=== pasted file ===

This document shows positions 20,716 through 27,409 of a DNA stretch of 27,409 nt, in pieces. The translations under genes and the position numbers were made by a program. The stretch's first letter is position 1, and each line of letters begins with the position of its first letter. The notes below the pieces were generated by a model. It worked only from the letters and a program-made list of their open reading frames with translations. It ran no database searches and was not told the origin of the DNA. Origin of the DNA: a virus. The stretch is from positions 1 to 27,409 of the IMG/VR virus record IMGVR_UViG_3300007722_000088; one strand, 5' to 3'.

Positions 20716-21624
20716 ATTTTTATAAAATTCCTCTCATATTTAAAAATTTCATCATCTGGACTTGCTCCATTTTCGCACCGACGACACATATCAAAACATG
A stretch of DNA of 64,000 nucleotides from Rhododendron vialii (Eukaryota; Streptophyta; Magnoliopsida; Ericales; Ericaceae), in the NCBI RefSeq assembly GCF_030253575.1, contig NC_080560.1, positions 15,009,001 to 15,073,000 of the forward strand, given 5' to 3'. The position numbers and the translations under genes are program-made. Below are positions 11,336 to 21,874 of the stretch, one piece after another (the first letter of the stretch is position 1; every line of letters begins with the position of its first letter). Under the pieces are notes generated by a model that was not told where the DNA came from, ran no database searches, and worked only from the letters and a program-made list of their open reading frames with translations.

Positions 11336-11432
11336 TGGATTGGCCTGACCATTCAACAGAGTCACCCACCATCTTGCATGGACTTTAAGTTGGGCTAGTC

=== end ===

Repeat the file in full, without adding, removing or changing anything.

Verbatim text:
This document shows positions 20,716 through 27,409 of a DNA stretch of 27,409 nt, in pieces. The translations under genes and the position numbers were made by a program. The stretch's first letter is position 1, and each line of letters begins with the position of its first letter. The notes below the pieces were generated by a model. It worked only from the letters and a program-made list of their open reading frames with translations. It ran no database searches and was not told the origin of the DNA. Origin of the DNA: a virus. The stretch is from positions 1 to 27,409 of the IMG/VR virus record IMGVR_UViG_3300007722_000088; one strand, 5' to 3'.

Positions 20716-21624
20716 ATTTTTATAAAATTCCTCTCATATTTAAAAATTTCATCATCTGGACTTGCTCCATTTTCGCACCGACGACACATATCAAAACATG
A stretch of DNA of 64,000 nucleotides from Rhododendron vialii (Eukaryota; Streptophyta; Magnoliopsida; Ericales; Ericaceae), in the NCBI RefSeq assembly GCF_030253575.1, contig NC_080560.1, positions 15,009,001 to 15,073,000 of the forward strand, given 5' to 3'. The position numbers and the translations under genes are program-made. Below are positions 11,336 to 21,874 of the stretch, one piece after another (the first letter of the stretch is position 1; every line of letters begins with the position of its first letter). Under the pieces are notes generated by a model that was not told where the DNA came from, ran no database searches, and worked only from the letters and a program-made list of their open reading frames with translations.

Positions 11336-11432
11336 TGGATTGGCCTGACCATTCAACAGAGTCACCCACCATCTTGCATGGACTTTAAGTTGGGCTAGTC